Clark County Public Health has reported that a child who received a single vaccination for measles had contracted the disease, bringing the number of confirmed measles cases to 42 as of Friday.
It is the first confirmed case in the outbreak that had the MMR vaccination. Of the remaining confirmed cases, 37 people were unimmunized and vaccination records for four others are unverified.
Clark County Public Health Director Dr. Alan Melnick said he isn’t surprised to see a vaccinated case appear because the outbreak is growing so large.
“When you get enough cases you may see measles in a vaccinated person,” Melnick said. “The risk in a vaccinated person is still far less.”
One dose of the MMR vaccine is 93 percent effective, and two doses are 97 percent effective, according to Public Health, which recommends two doses of the vaccine.
Melnick confirmed the child who contracted measles, despite receiving the single dose, got the vaccine well before contracting the disease. The vaccine can still be effective if administered within 72 hours of exposure to measles but is usually less effective than getting the vaccine beforehand.
According to the Centers for Disease Control and Prevention, experts aren’t exactly sure why the MMR vaccine isn’t 100 percent effective, but one theory is that a person’s immune system doesn’t respond as well to the vaccine as it should. The CDC considers two doses of MMR to be good enough to protect someone for life — booster vaccinations aren’t necessary.
Melnick said people who are fully vaccinated and contract measles generally experience milder symptoms than those who are unvaccinated, and they are less likely to spread the disease. Vaccination is the best way to protect against measles, he said.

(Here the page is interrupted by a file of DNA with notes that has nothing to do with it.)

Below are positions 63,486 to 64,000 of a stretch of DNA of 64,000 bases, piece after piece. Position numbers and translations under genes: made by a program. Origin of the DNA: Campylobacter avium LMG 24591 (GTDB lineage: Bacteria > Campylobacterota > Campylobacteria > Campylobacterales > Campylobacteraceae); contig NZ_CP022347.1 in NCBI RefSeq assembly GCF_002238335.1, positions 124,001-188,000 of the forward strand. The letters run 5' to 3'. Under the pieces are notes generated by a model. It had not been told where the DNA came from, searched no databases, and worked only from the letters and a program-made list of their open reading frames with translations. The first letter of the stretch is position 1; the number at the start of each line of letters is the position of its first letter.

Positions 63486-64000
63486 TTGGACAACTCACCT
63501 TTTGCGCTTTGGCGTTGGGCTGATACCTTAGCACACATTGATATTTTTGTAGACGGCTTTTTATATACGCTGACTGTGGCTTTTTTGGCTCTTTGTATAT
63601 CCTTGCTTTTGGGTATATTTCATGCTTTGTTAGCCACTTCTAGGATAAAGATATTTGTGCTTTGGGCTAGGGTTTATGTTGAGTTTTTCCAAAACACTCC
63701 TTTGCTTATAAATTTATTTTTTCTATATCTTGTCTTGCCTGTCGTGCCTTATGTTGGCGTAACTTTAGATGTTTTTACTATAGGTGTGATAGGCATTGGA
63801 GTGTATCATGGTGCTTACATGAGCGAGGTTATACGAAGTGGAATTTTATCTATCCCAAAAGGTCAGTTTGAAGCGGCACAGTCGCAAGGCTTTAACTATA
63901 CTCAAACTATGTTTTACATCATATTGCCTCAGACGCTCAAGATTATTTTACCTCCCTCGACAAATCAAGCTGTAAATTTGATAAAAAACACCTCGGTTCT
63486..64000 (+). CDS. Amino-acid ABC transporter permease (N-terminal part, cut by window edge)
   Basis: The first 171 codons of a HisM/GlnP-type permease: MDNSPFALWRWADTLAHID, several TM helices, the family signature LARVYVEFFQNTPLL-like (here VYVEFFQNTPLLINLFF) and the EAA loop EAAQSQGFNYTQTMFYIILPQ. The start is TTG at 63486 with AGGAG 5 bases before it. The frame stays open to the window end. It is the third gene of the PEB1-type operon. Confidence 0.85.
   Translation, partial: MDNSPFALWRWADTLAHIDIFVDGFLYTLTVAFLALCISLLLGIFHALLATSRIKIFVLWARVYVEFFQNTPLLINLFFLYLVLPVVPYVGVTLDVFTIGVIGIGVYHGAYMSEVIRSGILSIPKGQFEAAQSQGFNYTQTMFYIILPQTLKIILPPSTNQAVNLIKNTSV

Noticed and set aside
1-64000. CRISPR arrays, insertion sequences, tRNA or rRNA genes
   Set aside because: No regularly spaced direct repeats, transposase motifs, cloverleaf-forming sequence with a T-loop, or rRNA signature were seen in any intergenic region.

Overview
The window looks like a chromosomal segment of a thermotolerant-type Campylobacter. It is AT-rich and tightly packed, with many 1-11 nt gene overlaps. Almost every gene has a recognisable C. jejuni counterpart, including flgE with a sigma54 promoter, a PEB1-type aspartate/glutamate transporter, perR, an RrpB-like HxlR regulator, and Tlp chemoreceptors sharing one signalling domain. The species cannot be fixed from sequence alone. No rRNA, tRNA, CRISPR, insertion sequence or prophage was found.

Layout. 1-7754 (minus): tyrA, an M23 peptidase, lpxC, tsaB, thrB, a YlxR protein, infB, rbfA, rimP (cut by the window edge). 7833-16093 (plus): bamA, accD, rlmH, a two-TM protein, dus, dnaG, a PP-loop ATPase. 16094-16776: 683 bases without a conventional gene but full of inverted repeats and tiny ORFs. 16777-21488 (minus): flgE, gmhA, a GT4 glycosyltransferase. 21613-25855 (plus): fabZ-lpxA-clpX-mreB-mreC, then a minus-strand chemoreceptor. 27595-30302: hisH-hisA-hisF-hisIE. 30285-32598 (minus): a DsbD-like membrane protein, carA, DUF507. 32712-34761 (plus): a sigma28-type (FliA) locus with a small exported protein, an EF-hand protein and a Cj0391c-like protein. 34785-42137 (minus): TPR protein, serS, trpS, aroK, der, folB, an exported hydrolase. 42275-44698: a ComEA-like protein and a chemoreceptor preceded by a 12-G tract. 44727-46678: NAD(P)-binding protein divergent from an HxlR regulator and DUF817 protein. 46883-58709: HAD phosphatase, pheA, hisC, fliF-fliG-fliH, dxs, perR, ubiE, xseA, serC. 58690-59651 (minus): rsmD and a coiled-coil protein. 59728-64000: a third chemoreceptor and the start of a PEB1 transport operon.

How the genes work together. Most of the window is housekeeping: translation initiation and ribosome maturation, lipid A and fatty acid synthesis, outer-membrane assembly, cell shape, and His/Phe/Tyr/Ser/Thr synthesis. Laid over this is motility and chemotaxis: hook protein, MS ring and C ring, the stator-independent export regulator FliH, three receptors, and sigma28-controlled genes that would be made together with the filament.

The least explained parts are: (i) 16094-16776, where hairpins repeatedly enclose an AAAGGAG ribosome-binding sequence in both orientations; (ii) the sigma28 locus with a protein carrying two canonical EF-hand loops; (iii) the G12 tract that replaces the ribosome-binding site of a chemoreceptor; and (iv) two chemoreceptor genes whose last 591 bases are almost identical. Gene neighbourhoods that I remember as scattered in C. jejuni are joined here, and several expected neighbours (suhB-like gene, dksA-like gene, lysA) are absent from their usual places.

“It’s not perfect, but it’s pretty darn good,” he said.
Of the confirmed Clark County cases, 31 are between the ages of 1 and 10; 10 are between 11 and 18; and one is between 19 and 29.
Since the outbreak started, there has been one confirmed measles case in Multnomah County, Ore., and another in King County. There has also been an exposure in Bend, Ore., but no confirmed cases in that area yet. Two Clark County cases traveled to Hawaii recently, but most likely didn’t create any exposures during their trip, according to Public Health.
Dozens of stores, health care facilities and schools have been deemed exposure sites. Click here for a complete list.
What to do if you might be infected
The Centers for Disease Control and Prevention reports that 90 percent of unvaccinated people exposed to the measles virus come down with the disease. The virus lives in the nose and throat mucus of an infected person, and can survive for up to two hours in an airspace where the infected person coughed or sneezed.
Health officials are urging anyone who has been exposed at an identified location and believes they have symptoms of measles to call their health care provider prior to visiting the medical office to make a plan that avoids exposing others in the waiting room.
If you are unsure of your family’s immunization status, you can view, download and print your family’s immunization information online at MyIR.net or request a copy of your immunization record from the Washington State Department of Health.
Anyone with questions about measles infection or the measles vaccine should call their primary care provider or a county health department:
- Clark County Public Health, 360-397-8021.
- Multnomah County, Ore., Public Health, 503-988-3406.
- Washington County, Ore., Public Health, 503-846-3594.
- Clackamas County, Ore., Public Health, 503-655-8411.
Clark County Public Health has been regularly updating its list of locations where people may have been exposed to measles. There are dozens of locations in total, including hospitals, Portland International Airport and multiple schools.
Public Health has established a call center for questions related to the investigation. Anyone who has questions about public exposures should call 360-397-8021. The call center is open daily.
For a complete list of exposure sites, visit the Public Health measles investigation webpage at www.doh.wa.gov/YouandYourFamily/IllnessandDisease/Measles/MeaslesOutbreak.
Measles symptoms begin with a high fever, cough, runny nose and red eyes, followed by a rash that usually begins at the head and spreads to the rest of the body. A person can spread the virus before they show symptoms.
People are contagious with measles for up to four days before and up to four days after the rash appears. After someone is exposed to measles, illness develops in about one to three weeks.